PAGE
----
Alex, never a man to mince words, saw me setting up a couple of chairs one night, and he read me the riot act.
"Listen, sonny, this is a small dressing room. The rest of us get one chair -- you get one chair -- period!"

Boy, was I embarrassed.

Better Days

Better Days

by Richard Dresser

October, 1992

as Arnie (pictured: Linda Coleman, Andy Martinson, Me)

Produced by Rising Moon Theatre (Dave Middleman)

I'll never forget the pizza.
Richard Dresser's script called for us to snarf down mass quantities of pizza as part of a weird religious ritual, so we struck a deal with a place that is no longer in business (thank God), to supply 2 pepperoni pizzas each performance.

Worst pizza I ever had.
Not only that, but it was cold by the time my scene came up.
The only thing worse than bad pizza is cold bad pizza!


Color Of Death

The Color Of Death!

by Kurt Kleinmann

January-February, 1993

as Lt. Foster (pictured: Karen Lamb, Dana Gillespie, Chris Messersmith, Bob Tekampe, Emory Rose, Barbara Weinberger, Kurt Kleinmann, Trae Hicks, Bob Leonard, Me, Jeremy Schwartz, Melanie Godek)

Produced by Pegasus Theatre

This is my favorite black-and-white show.
Maybe because it's more of a "Foster" show than the rest, from the scowling portrait over the fireplace to the seance featuring the ghost of Foster's Great Grand Uncle Cyrus.

This one is a personal treasure.

Notice the Foster portrait above the fireplace, painted by the brilliant Bruce Coleman. Painting just one of these masterpieces would be a tall order, but the fireplace in this play turned around, so Bruce had to paint two portraits! A daunting task, but Bruce did it on time and within budget. I've been wanting to keep one of these as a souvenir, if I can find it!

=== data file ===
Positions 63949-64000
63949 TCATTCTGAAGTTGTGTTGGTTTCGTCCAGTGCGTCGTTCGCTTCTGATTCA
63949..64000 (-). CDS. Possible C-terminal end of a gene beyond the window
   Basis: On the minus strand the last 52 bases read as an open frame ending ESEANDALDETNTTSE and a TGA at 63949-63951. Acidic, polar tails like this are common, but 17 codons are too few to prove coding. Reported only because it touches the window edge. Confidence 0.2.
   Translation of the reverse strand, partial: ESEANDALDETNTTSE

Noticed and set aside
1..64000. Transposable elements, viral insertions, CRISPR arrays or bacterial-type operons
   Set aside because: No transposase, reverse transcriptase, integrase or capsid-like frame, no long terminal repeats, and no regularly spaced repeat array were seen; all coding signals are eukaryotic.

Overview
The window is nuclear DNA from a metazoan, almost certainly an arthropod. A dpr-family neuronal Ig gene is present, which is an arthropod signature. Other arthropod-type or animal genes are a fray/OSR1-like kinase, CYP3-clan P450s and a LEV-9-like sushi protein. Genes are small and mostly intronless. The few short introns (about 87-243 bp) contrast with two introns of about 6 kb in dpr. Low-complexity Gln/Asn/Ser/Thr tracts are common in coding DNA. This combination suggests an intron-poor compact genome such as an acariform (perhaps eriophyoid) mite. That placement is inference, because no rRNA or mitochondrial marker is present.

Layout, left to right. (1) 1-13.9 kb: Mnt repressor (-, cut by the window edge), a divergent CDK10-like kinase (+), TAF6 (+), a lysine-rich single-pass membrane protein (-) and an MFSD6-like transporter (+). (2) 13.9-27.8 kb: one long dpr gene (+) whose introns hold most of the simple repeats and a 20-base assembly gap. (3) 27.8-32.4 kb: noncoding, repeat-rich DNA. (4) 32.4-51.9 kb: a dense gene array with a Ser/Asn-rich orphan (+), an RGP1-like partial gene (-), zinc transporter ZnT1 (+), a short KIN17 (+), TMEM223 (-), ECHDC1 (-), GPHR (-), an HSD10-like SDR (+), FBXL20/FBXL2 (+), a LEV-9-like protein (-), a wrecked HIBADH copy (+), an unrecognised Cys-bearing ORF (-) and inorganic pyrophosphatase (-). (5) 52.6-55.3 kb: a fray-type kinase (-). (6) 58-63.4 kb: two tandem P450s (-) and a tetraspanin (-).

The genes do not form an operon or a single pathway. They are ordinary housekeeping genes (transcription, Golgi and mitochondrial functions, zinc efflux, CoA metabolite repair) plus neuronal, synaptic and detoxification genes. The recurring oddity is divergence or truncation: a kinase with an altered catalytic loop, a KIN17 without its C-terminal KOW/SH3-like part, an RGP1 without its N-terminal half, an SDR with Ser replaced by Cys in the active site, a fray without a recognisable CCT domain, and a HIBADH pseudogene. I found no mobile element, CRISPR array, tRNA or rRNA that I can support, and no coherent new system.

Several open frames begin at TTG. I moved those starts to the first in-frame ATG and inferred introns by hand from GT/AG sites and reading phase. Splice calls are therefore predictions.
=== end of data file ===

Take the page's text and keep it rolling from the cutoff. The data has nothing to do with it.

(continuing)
Bluebeard-3 Bluebeard-2


March, 1993

as Rodney Parker

by Charles Ludlam, Produced by Pegasus Theatre

To my knowledge, the shortest run of any show in Dallas theatre history -- 2 performances.

I should've taken it as an omen when the pants didn't fit.



October, 1993

as Sigmund Freud (pictured: Jim Pocta, Me)

Produced by Extra Virgin Performance Cooperative

The most difficult role I ever played. I was woefully miscast.
I never got a handle on the Yiddish dialect, and the subtleties of the performance eluded me. Never was I so glad for a show to be over.

Sometimes I think I was cast because I looked good in the beard.



By Kurt Kleinmann

January-February, 1994

as Lt. Foster (pictured: Kurt Kleinmann, Bob Tekampe, Me)

Produced by Pegasus Theatre

One of our many running jokes involved the underpayment of actors used as lighting crew, as a large part of the second act took place during a power outage, and was lit entirely by me and Bob Tekampe holding flashlights! It was a neat effect, and I'd never seen it done before.

One of my favorite themes in Kurt's Black and White scripts is how he manages to work out his continuing issues with theatre critics. (He doesn't like them very much.)
In one show, the critic turned out to be a sadistic killer.
In "Deadline!" he gives us a classic situation. David Cooper, the drama critic for the Daily Journal, sits at his desk through the whole play and goes completely unnoticed by everyone, even when several murders are committed -- then at the end of the show, gets up and goes home without noticing a thing!

8 by 10 #2 (107K)

Eight By Ten

July, 1994

as Soupy (pictured: Janet Hurley, Me)

Produced by Pegasus Theatre

The director fondly referred to this show as "Hell By Ten".
The scene you see here originally featured another actress who dropped out of the production a few days before opening, and we had to recast the entire 6-person show to fit 5 actors. Not much fun!

Later, I overheard an audience member remark that I was the first superhero he'd ever seen with love handles. Why I oughta -- !